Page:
So for both of these reasons, Judaism has a commanding role in the creation of the culture and civilization that we’ve occupied for several thousand years, and especially so with the emergence of the idea of the liberal nation.  The liberal modern nation which is a sort of joint invention of the United States and of Great Britain in the 17th century and the 18th century.  These were Christian nations, but the Christianity of early America and of Britain in the Elizabethan, and especially the age of the civil wars and Cromwell, is what is often called “Hebraic Christianity,” or “Old Testament Christianity.”  It was a profoundly Hebrew-inspired sort of Christianity.  Not that people thought of themselves as Jews because they did not, but both the early United States and the early Britain repeatedly referred to themselves as “The New Israel” and the idea of freedom and liberty emerges in the United States on the basis of the story of the Exodus, the biblical verse, “Let my people go,” which is repeated many times by Moses to Pharaoh becomes fundamental in American history not only when religious zealots, who were persecuted in England immigrate in the 17th Century to the United States, but when the United States declares it’s own independence and freedom as a nation during the Civil War when the North becomes gradually resolved under President Lincoln to free the slaves, and then the Civil Rights Movement of the ‘60s, late ’50s and ‘60s again.

So, the notion of freedom, the notion of equality, which is derived by the founders of English and American liberalism from the opening of the Bible, which says, “All men are created in God’s image, therefore you’re not allowed to make distinctions on the basis of race, color, and creed.  All men being in God’s image are to be treated justly and fairly.”  Abraham Lincoln put that most concisely.  And interestingly, the idea of democracy too, if you read the early literature in the United States, developing the idea of modern democracy in the 1600’s, especially New England and in Virginia, to some extent,  biblical verses are quoted constantly.  Not only the ones in which Moses sets up what is described as a Jewish commonwealth, he’s told to essentially let each tribe furnish its own leaders.  Tell Moses who his leaders will be.  But it’s also the case of the Hebrew Bible is an aggressively anti-monarchy book.  There are vivid denunciations of the idea of a king, the rights of kings, an absolute king.  Prophets in the Bible confront kings for them in the name of God to be fair and to be just and to be honorable, and in fact, Israel was told that if it had any sense, they wouldn’t have a king to begin with.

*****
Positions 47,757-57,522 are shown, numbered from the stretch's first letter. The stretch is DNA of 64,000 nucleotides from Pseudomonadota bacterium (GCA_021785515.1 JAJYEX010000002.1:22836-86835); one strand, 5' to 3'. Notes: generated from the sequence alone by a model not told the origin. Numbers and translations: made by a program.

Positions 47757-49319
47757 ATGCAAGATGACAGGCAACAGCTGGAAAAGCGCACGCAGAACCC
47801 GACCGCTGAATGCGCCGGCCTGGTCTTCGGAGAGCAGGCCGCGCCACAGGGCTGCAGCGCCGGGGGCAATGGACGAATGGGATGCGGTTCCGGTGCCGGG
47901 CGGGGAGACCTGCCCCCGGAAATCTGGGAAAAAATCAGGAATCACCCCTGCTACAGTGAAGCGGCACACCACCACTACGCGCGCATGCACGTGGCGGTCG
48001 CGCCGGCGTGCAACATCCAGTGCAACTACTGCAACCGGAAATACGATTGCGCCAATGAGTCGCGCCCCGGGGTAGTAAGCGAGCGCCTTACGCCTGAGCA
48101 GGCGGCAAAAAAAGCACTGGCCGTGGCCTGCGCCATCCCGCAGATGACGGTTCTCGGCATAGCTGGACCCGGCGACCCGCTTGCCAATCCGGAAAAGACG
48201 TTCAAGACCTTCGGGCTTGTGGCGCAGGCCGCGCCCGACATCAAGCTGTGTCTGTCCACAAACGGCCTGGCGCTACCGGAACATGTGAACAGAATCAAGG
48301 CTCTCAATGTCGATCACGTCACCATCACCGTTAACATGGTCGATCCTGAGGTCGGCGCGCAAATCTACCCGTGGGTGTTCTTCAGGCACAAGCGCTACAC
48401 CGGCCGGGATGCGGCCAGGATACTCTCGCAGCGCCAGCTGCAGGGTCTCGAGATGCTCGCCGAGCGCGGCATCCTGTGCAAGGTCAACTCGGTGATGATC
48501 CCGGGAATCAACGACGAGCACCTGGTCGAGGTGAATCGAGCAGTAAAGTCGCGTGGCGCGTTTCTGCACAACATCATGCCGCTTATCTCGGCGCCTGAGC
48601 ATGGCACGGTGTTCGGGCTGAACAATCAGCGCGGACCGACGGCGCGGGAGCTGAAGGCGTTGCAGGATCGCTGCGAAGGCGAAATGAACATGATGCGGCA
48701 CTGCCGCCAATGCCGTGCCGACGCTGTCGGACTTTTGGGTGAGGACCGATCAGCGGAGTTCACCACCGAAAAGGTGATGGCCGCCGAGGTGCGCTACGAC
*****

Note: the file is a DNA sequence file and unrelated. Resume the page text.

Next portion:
So in lots of ways—and this is something that used to be well known—the last couple of generations in western culture, I would say since the Second World War, have been secularizing generations in which we were more apt to look at ancient Greece than ancient Israel.  But as a matter of historical record, it’s easy to trace these ideas, also in the philosophy of the English Enlightenment.  It’s easy to open a book of Locke and notice that he keeps quoting the Bible, or Hobbes, or Seldon, or others of the English philosophers who provided the intellectual counter-weight to the active and pragmatic liberalism of the founding fathers.

Recorded on April 1, 2010.